If Iran did obtain nuclear weapons, it would not necessarily lead to an arms race. When Israel got their bomb, it didn't lead to an arms race, and neither did North Korea's nukes. The nuclear domino myth could also become a self-fulfilling prophecy if simply taken at face value as being self-evident.
It's also worth pointing out that nuclear arms are defensive weapons, not offensive. As Stephen Walt tells us, Iran "could not use a bomb against us or against Israel without triggering its own destruction, and there is no sign that Iran's leadership is suicidal. Quite the contrary, in fact: the clerics seem more concerned with staying alive and staying in power than anything else." He also explains that "nuclear weapons are good for deterring attacks on one's own territory (and perhaps the territory of very close allies), but that's about it. They are not good for blackmail, coercive diplomacy, or anything else."
Another scholar writes that Iran "is unlikely to attack Israel with a nuclear weapon because Israel's atomic arsenal is orders of magnitude larger than whatever infant capability Iran could muster in the foreseeable future. Moreover, Israel is believed to possess a secure submarine-based second-strike capability that could devastate Iran" even in the wildly unlikely event that Iran could destroy all of Israel's nukes on the ground.
According to an April 2010 report to the U.S. Congress from the Defense Intelligence Agency, Iranian military doctrine is strictly "defensive, designed to slow an invasion and force a diplomatic solution to hostilities," and Iran has only "a limited capability to project force beyond its borders." Regarding their nuclear strategy, "Iran's nuclear program and its willingness to keep open the possibility of developing nuclear weapons is a central part of its deterrent strategy" [emphasis added].
It's also baseless to conclude that Iran would hand over a nuclear bomb to a terrorist group such as Hezbollah. As one scholar writes in Foreign Affairs, "No nuclear state has ever turned over its most prized military asset to a subsidiary actor or surrendered its exclusive control over a weapon that it worked so hard to obtain. More important, if Hezbollah were to acquire and use a nuclear weapon against Israel, there would be no doubt about the weapon's provenance and Iran would immediately face devastating retaliation." Another writes that "it is hard to think of a scenario in which Iran would benefit from a terrorist client possessing a bomb."
The perils of an attack on Iran
Many experts agree that an attack on Iran would not be a simple matter of a few quick airstrikes, and would have devastating consequences.
Stratfor predicts that an Israeli airstrike would result in Iran mining the Strait of Hormuz, through which almost 20 percent of oil traded worldwide passes. The United States would have to get involved, because only they could engage the Iranian Navy and clear the strait of mines.
Journalist and Middle East expert Robert Dreyfuss writes in the Nation about what an attack on Iran would likely look like:
[A]n Israeli attack would lead to a regional conflagration, in which Iran would use its proxies and allies and, most likely, terrorist units against US and Israeli targets across the region and even worldwide. Hezbollah, in southern Lebanon, would strike Israel, leading to what would end up being an Israeli war against both Syria and Lebanon. Iran's allies in Iraq and Afghanistan could launch attacks against US and NATO forces there, and there's a strong likelihood that Iran would try to attack the oil facilities of the Arab countries across the Persian Gulf. The ripples would spread from there, including soaring oil prices (in the range of $150 to $200 per barrel). For all these reasons, without definitive proof that Iran has actually acquired a bomb and that Iran is planning to use it, an attack by either the United States or Israel makes no strategic sense, especially since many analysts believe that even a sustained attack might not succeed in doing anything more than delaying Iran's program while convincing Tehran to accelerate it and to move its facilities underground into hardened sites, as it appears to be doing in its new facility outside Qom.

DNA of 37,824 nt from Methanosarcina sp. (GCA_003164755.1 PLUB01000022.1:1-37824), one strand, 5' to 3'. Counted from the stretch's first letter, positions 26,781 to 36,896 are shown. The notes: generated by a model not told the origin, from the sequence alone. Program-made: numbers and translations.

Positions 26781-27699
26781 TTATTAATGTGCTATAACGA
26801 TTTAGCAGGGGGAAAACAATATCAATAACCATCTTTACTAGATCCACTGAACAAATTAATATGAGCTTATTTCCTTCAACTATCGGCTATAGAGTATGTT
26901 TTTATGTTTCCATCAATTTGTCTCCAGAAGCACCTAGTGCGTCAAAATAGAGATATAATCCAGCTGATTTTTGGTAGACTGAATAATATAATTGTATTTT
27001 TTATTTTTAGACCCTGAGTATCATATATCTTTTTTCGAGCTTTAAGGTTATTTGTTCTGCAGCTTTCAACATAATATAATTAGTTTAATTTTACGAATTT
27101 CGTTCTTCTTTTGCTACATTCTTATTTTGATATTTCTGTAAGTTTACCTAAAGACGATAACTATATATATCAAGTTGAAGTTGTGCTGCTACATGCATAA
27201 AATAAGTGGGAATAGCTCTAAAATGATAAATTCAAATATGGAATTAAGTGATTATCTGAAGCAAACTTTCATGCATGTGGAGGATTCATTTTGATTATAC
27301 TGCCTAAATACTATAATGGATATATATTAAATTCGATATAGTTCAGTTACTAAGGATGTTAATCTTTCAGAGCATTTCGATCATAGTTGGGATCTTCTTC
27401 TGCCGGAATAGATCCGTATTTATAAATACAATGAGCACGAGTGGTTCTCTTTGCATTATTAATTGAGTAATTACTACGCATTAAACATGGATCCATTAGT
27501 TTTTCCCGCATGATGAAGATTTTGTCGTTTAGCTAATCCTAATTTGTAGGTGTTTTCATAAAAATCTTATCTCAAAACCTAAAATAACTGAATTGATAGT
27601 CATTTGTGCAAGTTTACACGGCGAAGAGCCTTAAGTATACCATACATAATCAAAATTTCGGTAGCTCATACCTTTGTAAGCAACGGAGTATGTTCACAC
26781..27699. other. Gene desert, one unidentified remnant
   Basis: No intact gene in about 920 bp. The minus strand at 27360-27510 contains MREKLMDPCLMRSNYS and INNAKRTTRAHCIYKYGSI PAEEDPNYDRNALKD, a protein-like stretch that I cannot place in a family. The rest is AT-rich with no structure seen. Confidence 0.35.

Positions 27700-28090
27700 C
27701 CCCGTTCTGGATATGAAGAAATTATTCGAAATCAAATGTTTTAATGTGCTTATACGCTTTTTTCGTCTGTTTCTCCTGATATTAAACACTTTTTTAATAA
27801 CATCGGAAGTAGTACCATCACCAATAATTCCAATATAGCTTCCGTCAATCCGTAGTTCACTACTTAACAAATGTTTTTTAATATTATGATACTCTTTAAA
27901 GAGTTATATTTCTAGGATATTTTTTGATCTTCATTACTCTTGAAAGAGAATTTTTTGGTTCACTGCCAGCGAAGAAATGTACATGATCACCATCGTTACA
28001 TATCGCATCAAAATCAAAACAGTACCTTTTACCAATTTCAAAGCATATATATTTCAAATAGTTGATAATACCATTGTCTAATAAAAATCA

U.S. Secretary of Defense Leon Panetta said attacking Iran would set back Iran's alleged nuclear program only a year or two, garner the Islamic Republic much-needed regional support, and have a devastating effect on an already weak global economy.
Meir Dagan, the recently retired head of the Mossad, said last January that an attack on Iran was "the stupidest idea" he had ever heard, and that it would set off a "regional war."
Stephen Walt writes that a military strike against Iran would "solidify support for the regime, give it even more incentive to get a nuclear deterrent, and unleash all sorts of unpredictable forces within the region."
Middle East scholar Juan Cole also points out that "an Israeli attack on Iran would willy-nilly push Iraqi Prime Minister Nouri al-Maliki into the arms of Tehran."
Eurasia Group president and political scientist Ian Bremmer said, "It is extremely unlikely that Iran's nuclear program could be destroyed" with air strikes alone.
If Iran obtained nuclear weapons, it would have much the same effect as every other country that has gone nuclear, which is to say, very little. The North Koreans haven't used theirs, and neither has any other nuclear power, except of course the United States. That is because they are not offensive weapons, and no one would be foolish enough to compel a nuclear power to use their nukes defensively.
Besides, conventional weapons can be just as destructive as nukes, and no one is getting rid of those. Iran's ability to exert any pressure internationally comes from its conventional forces, just like Israel, and would be little changed with a few nuclear weapons. It is war that's destructive, not weapons, and therefore it is war that should be diligently avoided, through robust diplomacy and engagement. If such diplomacy is perceived domestically as "being weak" and loses a few votes at home, so be it.
This diplomacy can't be done with condescension -- it would be political suicide for the Iranian regime to negotiate with the already unpopular and mistrusted Americans (Iranians still remember the overthrow of Mosaddegh) who tell them they "aren't allowed" to have nuclear weapons, and who hypocritically criticize their domestic policies while remaining silent about allies such as Saudi Arabia. They would simply lose too much political capital. Negotiations should be pursued through Turkey, a close U.S. ally that has an amicable relationship with Iran as well. Military strikes must be avoided at all costs.
A version of this article was published at Advokat Dyavola on January 2.
Copyright © 2012 IDÉ